In contrast to the reactionaries who thrived on the classist Victorian system, Claude Bowes-Lyon was my kinda guy.
He was a also a republican in the days when to hold such views about royalty were tantamount to treason. Elizabeth turned down Bertie’s first proposal because, although she loved him, she had been raised to distrust royals as leaches upon the state and common man, and she did not want to break her father’s heart by marrying such riffraff. Nonetheless, Bertie’s own good character – as well as Elizabeth’s unmistakable love for her Windsor beau – softened Claude’s stance and he told his daughter to marry where her heart led her … even if it led her to palaces and the son of a crowned head.
One can only image Claude’s dismay when his daughter unexpectedly became Queen when Bertie’s elder brother, King Edward VIII, forced a constitutional crisis because he just had to marry fellow Nazi-lover and racist twerp Wallis Simpson, finally abdicating and making way for Bertie to become King George VI. Notwithstanding their being at the undeniable apex of the hierarchical system, she and her husband have done her liberal father proud:
The couple and their daughters embodied traditional ideas of family and public service … She undertook a variety of public engagements … She accompanied her husband on diplomatic tours to France and North America before the start of World War II. During the war, her seemingly indomitable spirit provided moral support to the British public. In recognition of her role as an asset to British interests, Adolf Hitler described her as “the most dangerous woman in Europe” … She laid the foundation stone of the University College of Rhodesia and Nyasaland – the current University of Zimbabwe. On her return to the region in 1957, she was inaugurated as the College’s President, and attended other events that were deliberately designed to be multi-racial … In 1975, she visited Iran at the invitation of Shah Mohammad Reza Pahlavi. The British ambassador and his wife, Anthony and Sheila Parsons, noted how the Iranians were bemused by her habit of speaking to everyone regardless of status or importance, and hoped the Shah’s entourage would learn from the visit to pay more attention to ordinary people … Queen Elizabeth made no public comments on race, but according to Robert Rhodes James in private she “abhorred racial discrimination” and decried apartheid as “dreadful” … Woodrow Wyatt records in his diary that when he expressed the view that non-white countries have nothing in common with “us”, she told him, “I am very keen on the Commonwealth. They’re all like us.” … Accompanied by the gay writer Sir Noël Coward at a gala, she mounted a staircase lined with Guards. Noticing Coward’s eyes flicker momentarily across the soldiers, she murmured to him: “I wouldn’t if I were you, Noël; they count them before they put them out.” … After being advised by a Conservative Minister in the 1970s not to employ homosexuals, the Queen Mother observed that without them, “we’d have to go self-service”.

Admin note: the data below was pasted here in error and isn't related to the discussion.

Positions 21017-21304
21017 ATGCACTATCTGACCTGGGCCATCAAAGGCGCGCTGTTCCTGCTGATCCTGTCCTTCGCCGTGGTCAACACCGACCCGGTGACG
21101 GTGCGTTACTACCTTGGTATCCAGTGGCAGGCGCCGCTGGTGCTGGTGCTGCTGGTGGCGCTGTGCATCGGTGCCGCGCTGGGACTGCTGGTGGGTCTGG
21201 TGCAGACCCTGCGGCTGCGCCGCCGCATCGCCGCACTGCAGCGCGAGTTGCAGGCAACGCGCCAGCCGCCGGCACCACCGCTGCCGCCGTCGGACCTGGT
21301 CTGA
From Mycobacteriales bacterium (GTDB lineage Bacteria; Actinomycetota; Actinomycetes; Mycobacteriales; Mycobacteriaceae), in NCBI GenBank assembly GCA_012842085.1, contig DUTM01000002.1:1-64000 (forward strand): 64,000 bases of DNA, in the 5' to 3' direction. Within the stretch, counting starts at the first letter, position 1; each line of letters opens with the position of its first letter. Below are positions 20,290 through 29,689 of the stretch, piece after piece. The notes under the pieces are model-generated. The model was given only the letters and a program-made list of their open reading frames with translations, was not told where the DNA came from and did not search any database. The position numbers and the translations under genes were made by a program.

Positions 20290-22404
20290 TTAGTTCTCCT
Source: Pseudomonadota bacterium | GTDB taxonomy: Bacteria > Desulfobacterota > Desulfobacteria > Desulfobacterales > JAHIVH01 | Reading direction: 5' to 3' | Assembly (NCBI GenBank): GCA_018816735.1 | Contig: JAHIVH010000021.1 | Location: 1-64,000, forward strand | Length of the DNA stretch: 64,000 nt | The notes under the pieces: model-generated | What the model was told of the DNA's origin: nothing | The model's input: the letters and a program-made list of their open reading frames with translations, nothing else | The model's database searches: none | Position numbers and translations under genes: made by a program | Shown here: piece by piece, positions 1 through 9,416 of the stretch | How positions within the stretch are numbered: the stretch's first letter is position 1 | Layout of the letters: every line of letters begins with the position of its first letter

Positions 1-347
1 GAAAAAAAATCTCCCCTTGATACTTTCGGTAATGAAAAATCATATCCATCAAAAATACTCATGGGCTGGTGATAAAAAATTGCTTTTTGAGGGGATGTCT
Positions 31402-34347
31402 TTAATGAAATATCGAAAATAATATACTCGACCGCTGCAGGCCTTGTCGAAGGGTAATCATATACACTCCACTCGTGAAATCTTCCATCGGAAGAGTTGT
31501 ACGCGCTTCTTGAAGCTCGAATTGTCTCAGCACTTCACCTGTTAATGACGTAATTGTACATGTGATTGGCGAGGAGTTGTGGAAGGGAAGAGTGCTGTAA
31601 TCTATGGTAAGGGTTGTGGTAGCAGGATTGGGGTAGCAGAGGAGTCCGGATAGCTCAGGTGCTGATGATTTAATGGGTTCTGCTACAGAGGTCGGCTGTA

God bless you, Claude Bowes-Lyons, for raising such an amazing daughter!!